Advertisement

Chromatographia

, Volume 48, Issue 7–8, pp 555–560 | Cite as

High-performance liquid chromatographic assay for simultaneous determination of tramadol and its active metabolite in human plasma. Application to pharmacokinetic studies

  • M. A. Campanero
  • B. Calahorra
  • E. García-Quetglás
  • M. Escolar
  • J. Honorato
Originals

Summary

A sensitive liquid chromatographic assay for the quantitative determination of the opioid analgesic tramadol and its active metabolite is described. Fluconazole was used as internal standard. The assay involved a singletert-butyl methyl ether extraction and LC analysis with fluorescence detection. Chromatography was at 30°C pumping an isocratic mobile phase of acetonitrile-water (19∶81, v/v) containing 0.06M NaH2PO4 and 0.05M triethylamine, adjusted to pH 7.90, at 1 mL min−1 through a reversed-phase, 250×4 mm base-stable column. The limit of quantitation of tramadol and its active metabolite was 1 ng mL−1, only 0.5 mL plasma sample was required for the determination. The calibration curve was linear from 1–1000 ng mL−1. Intra and inter-day precision (C.V.) did not exceed 10%. Mean recoveries of 96.38% for tramadol and 96.62% forO-demethyltramadol with CVs of 0.43% and 1.46% were obtained. Applicability of the method was demonstrated by a pharmacokinetic study on normal volunteers who received 100 mg tramadol intravenously.

Key Words

Column liquid chromatography Tramadol andO-demethyl tramadol in plasma Pharmacokinetics 

Preview

Unable to display preview. Download preview PDF.

Unable to display preview. Download preview PDF.

References

  1. [1]
    L. Poulsen, L. Arendt-Nielsen, K. Brosen, S. H. Sindrup, Clin. Pharm. Ther.60, 636 (1996).CrossRefGoogle Scholar
  2. [2]
    P. Dayer, L. Collart, J. Desmules, Drugs47(Suppl. 1), 3 (1994).CrossRefGoogle Scholar
  3. [3]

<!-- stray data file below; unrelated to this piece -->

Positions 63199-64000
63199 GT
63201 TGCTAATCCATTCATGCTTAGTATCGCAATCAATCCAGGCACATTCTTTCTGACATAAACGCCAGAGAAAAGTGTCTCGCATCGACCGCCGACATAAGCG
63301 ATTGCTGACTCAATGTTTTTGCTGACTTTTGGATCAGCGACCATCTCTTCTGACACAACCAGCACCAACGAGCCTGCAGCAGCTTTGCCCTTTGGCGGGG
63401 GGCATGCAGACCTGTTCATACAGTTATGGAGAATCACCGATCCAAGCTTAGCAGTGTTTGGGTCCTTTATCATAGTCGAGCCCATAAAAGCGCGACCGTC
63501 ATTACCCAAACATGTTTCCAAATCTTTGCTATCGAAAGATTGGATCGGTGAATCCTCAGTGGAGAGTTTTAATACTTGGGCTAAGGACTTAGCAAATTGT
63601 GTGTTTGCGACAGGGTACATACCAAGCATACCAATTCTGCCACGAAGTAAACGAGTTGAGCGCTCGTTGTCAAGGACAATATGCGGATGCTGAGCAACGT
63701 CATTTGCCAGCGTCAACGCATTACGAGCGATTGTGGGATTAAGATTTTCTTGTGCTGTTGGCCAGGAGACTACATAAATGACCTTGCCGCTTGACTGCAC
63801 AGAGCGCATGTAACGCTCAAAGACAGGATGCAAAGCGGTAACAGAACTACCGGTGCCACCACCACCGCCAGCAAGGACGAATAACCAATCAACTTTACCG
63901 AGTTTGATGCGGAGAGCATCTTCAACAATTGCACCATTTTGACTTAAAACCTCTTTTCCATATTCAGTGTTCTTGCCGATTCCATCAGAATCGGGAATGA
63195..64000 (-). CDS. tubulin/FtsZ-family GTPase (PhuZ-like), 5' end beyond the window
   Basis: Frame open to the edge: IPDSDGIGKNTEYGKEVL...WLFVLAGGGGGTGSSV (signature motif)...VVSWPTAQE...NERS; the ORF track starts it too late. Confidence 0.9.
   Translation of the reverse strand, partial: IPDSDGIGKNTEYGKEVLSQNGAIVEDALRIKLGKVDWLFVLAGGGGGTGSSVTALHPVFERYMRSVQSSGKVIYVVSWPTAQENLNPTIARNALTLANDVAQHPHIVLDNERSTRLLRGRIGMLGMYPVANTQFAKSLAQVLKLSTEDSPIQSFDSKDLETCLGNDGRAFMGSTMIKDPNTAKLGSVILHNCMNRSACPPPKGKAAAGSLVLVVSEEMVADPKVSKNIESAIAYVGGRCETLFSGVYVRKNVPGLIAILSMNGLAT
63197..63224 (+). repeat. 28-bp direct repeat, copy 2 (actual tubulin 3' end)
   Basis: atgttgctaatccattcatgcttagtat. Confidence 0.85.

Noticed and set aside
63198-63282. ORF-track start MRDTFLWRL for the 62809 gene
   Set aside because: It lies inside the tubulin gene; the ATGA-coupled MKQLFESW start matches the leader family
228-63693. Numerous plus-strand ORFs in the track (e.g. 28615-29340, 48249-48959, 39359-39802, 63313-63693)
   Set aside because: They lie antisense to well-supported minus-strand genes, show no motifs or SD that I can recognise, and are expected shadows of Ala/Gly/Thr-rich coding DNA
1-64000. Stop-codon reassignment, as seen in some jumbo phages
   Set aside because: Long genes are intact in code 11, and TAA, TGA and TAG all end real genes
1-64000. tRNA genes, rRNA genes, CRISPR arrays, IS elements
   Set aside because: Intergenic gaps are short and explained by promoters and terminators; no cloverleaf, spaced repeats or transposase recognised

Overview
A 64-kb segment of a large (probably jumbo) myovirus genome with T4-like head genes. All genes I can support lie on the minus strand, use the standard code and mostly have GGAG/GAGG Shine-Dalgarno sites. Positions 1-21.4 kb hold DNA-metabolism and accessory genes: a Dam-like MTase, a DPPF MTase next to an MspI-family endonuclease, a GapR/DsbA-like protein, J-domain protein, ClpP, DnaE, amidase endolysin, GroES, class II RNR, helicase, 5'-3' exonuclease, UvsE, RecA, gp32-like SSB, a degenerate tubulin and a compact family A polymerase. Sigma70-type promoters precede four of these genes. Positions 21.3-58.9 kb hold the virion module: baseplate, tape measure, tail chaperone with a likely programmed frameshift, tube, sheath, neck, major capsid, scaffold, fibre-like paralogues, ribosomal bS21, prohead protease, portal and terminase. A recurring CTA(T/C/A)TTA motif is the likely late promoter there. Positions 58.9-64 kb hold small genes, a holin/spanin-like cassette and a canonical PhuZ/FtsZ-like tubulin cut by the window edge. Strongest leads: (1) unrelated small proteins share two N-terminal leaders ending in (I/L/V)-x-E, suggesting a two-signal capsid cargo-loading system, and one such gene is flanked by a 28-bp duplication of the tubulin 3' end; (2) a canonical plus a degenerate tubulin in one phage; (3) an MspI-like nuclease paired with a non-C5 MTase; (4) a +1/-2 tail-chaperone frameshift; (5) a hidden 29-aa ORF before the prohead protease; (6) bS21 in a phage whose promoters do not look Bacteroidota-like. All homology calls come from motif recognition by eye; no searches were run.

American Society of Hearth-System Pharmacists, Inc.28:08.92, 1508 (1996).Google Scholar
  4. [4]
    R. B. Raffa, E. Friderchs, W. Reimann, R. P. Shank, E. E. Codd, J. L. Vaught, H. I. Jacoby, N. Selve, J. Pharmacol Exp. Ther.267, 331 (1993).Google Scholar
  5. [5]
    E. Frankus, E. Friderichs, S. M. Kim, G. Osterlon, Arznem-Forsch.28, 114 (1978).Google Scholar
  6. [6]
    R. Becker, W. Lintz, J. Chromatogr. B377, 213 (1986).Google Scholar
  7. [7]
    W. Lintz, H. Uragg, J. Chromatogr. B341, 65 (1985).Google Scholar
  8. [8]
    M. Merslavic, L. Zupancic-Kralj, J. Chromatogr. B693, 222 (1997).Google Scholar
  9. [9]
    W. Lintz, S. Erlacin, E. Frankus, H. Uragg, Arzem-Forsch.31, 1932 (1981).Google Scholar
  10. [10]
    B. Elsing, G. Blaschkel, J. Chromatogr. B612, 223 (1993).Google Scholar
  11. [11]
    W. D. Paar, P. Frankus, H. J. Dengler, J. Chromatogr. B686, 221 (1996).Google Scholar
  12. [12]
    M. Nobilis, J. Pastera, P. Anzenbacher, D. Svoboda, J. Kopecky, F. Perlik, J. Chromatogr. B681, 177 (1996).Google Scholar
  13. [13]
    F. Bressolle, M. Bromet-Petit, M. Audra, J. Chromatogr B686, 3 (1996).Google Scholar
  14. [14]
    R. Causon, J. Chromatogr. B689, 175 (1997).Google Scholar
  15. [15]
    H. Schütz, J. Clin. Chem. Clin. Biochem.17, 85 (1979).Google Scholar

Copyright information

© Friedr. Vieweg & Sohn Verlagsgesellschaft mbH 1998

Authors and Affiliations

  • M. A. Campanero
    • 1
  • B. Calahorra
    • 1
  • E. García-Quetglás
    • 1
  • M. Escolar
    • 1
  • J. Honorato
    • 1
  1. 1.Servicio de Farmacología Clínica, Clínica Universitiria de navarraUniversidad de NavarraPamplonaSpain

Personalised recommendations